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pacman

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Whilst the rain battered down on Glasgow, I spent Friday afternoon baking. I’ve had a low month so it was comforting to have a small goal to work towards. The task was a random cake commission for a 40th birthday – a pair of old-skool classics: Pacman and Ghostie. I used the classic sponge recipe and made a lemon cake for the Pacman and a chocolate cake for the Ghostie.

Cake mix

Cream 6oz of butter with 6oz of castor sugar. Blend in 6oz self raising flour, 1 1/2 teaspoons of baking powder and 3 beaten eggs. Spoon mixture between two 8inch cake tins.

Lemon cake – add grated rind of 1 lemon and 2 tablespoons of lemon juice.

Chocolate cake – add 1 tablespoon cocoa powder and 1 tablespoon warm water.

Bake at gas mark 3 for 25 minutes. It’s ready when springy.

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House artist Lee helped me to carve and ice the cakes. I used lemon butter icing (yum!) for the inside of the Pacman cake: beat together 8oz icing sugar, 4oz butter and 1 tablespoon lemon juice. I sandwiched the two cakes together with the lemon butter icing and a layer of jam. To the butter icing I added some yellow food colouring and blended well. (Had to make extra icing to cover the cake) Lee cut the Pacman mouth and iced the cake. A chocolate button was used for his cheeky eye.

For the Ghostie cake, I made chocolate butter icing: blend together 8oz icing sugar, 4oz butter and 1 tablespoon cocoa powder. Add some warm water if the mix is too stiff. This icing sandwiched the cakes together along with a thin layer of jam. Lee carefully cut the Ghostie shape. He iced the top with plain butter icing with added blue food colouring. I love Ghostie’s eyes – marshmallows and chocolate buttons give him a cool look.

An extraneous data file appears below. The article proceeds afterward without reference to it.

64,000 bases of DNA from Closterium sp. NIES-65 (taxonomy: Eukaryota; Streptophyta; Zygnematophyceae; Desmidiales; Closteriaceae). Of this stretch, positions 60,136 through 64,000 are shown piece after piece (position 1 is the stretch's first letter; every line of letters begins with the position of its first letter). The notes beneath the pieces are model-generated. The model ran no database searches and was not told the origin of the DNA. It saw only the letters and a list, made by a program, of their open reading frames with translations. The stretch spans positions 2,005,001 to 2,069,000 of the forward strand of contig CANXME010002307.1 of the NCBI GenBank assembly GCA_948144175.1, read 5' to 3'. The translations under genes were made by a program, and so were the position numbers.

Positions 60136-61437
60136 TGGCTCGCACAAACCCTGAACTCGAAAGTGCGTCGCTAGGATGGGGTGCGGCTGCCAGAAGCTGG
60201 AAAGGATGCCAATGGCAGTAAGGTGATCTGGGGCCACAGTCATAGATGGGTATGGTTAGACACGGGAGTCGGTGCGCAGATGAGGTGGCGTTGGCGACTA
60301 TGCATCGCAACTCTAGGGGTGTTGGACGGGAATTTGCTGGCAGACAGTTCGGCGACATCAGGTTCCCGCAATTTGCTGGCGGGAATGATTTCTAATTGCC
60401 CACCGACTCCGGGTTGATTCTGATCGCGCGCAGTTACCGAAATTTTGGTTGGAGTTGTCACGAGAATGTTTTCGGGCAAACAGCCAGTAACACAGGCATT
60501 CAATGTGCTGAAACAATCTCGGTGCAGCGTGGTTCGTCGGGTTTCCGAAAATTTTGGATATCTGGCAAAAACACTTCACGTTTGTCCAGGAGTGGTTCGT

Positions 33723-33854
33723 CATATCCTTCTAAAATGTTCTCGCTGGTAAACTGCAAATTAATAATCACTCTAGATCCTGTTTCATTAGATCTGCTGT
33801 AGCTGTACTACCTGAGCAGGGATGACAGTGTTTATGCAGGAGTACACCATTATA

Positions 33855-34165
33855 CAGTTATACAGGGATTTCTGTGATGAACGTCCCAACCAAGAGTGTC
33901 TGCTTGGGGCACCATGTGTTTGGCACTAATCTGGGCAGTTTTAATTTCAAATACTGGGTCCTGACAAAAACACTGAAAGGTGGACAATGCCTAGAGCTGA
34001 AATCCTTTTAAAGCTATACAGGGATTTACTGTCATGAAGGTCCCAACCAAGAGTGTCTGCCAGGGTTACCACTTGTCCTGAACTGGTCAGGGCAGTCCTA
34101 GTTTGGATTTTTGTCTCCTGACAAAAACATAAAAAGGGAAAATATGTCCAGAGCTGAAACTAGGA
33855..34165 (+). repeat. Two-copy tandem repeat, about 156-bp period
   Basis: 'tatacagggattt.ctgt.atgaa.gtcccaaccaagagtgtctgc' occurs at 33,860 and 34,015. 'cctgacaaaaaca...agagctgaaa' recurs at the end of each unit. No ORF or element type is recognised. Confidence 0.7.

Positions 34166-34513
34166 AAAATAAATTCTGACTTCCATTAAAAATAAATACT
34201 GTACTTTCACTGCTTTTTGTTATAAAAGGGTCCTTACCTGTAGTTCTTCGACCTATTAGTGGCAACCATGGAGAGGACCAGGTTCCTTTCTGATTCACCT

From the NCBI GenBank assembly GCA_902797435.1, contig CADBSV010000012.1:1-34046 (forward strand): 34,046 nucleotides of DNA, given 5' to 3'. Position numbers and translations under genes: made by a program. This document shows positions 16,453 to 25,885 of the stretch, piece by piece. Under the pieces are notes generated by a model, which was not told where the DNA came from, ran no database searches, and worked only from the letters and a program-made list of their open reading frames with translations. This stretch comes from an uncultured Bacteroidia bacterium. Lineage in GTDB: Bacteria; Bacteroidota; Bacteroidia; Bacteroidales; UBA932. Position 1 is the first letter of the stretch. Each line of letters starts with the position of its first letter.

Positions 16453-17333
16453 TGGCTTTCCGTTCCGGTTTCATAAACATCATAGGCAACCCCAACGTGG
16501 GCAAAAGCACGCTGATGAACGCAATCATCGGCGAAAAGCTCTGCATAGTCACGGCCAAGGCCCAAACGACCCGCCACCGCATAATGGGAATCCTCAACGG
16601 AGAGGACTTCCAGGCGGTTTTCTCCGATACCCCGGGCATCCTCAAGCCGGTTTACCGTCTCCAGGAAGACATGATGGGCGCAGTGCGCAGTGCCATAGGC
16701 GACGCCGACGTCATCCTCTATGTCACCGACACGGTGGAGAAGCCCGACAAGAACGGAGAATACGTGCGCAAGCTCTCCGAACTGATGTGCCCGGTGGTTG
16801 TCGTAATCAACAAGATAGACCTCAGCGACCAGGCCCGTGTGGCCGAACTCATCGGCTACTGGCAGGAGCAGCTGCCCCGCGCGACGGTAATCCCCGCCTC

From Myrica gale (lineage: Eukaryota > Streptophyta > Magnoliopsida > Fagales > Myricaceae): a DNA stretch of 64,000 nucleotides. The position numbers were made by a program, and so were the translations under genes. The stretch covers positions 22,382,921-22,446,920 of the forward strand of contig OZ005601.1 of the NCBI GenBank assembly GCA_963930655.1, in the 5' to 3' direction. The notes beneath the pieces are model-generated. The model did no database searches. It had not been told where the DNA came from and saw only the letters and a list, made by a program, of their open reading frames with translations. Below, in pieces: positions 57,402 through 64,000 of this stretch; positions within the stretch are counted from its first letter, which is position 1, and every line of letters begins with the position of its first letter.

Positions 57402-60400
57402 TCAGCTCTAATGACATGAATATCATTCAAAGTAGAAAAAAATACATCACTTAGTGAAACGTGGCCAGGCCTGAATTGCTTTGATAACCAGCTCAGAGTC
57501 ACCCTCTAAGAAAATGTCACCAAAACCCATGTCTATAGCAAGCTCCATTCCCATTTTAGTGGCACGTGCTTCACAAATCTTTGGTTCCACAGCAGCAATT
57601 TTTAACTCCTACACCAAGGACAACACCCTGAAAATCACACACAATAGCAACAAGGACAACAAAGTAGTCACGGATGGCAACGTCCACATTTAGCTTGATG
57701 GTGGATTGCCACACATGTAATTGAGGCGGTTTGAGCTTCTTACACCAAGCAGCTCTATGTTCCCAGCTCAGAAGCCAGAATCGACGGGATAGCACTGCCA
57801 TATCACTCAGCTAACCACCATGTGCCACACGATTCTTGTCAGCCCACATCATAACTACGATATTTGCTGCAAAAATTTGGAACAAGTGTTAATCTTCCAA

I am rather proud of these guys. They were fun to make and reminded me of those wet afternoons stuck indoors playing the ZX Spectrum or an Atari. I wonder if today I’d have the patience to sit and wait for a game to load while the screen flickers and the sound ‘bing bongs’?

I once read an interesting pop-psychology piece that examined the use of retro in adult culture. It suggested our love of retro comes from a need to find a piece of stability in an ever-changing, seemingly violent world. Retro objects and art gives us a reminder of the past – a safe, happy time, free from modern pressures. I’m sure that every generation feels that fear of the world – that mankind is on the edge of meltdown between wars and moral chaos. It’s been felt as far back as the Romans. Once in a uni class we read excerpts from diaries where Romans bemoan the decline of moral order amidst violence and littering. 

Retro has been around for longer than the 1980s. During the 18th and 19th century, ancient Greek and Roman culture became an inspiration for art, architecture, fashion and literature. OK, it’s vague to compare 1980s retro and 1890s classical antiquity, but it shows looking to the past gives us imagery to influence our current styles. Retro reminds us how far we’ve come; from playing Pong in our bedrooms where we dreamed of a future with limitless technology, to a world in which these dreams are coming true. I love retro – the past is full of design classics that deserve a place in the future.

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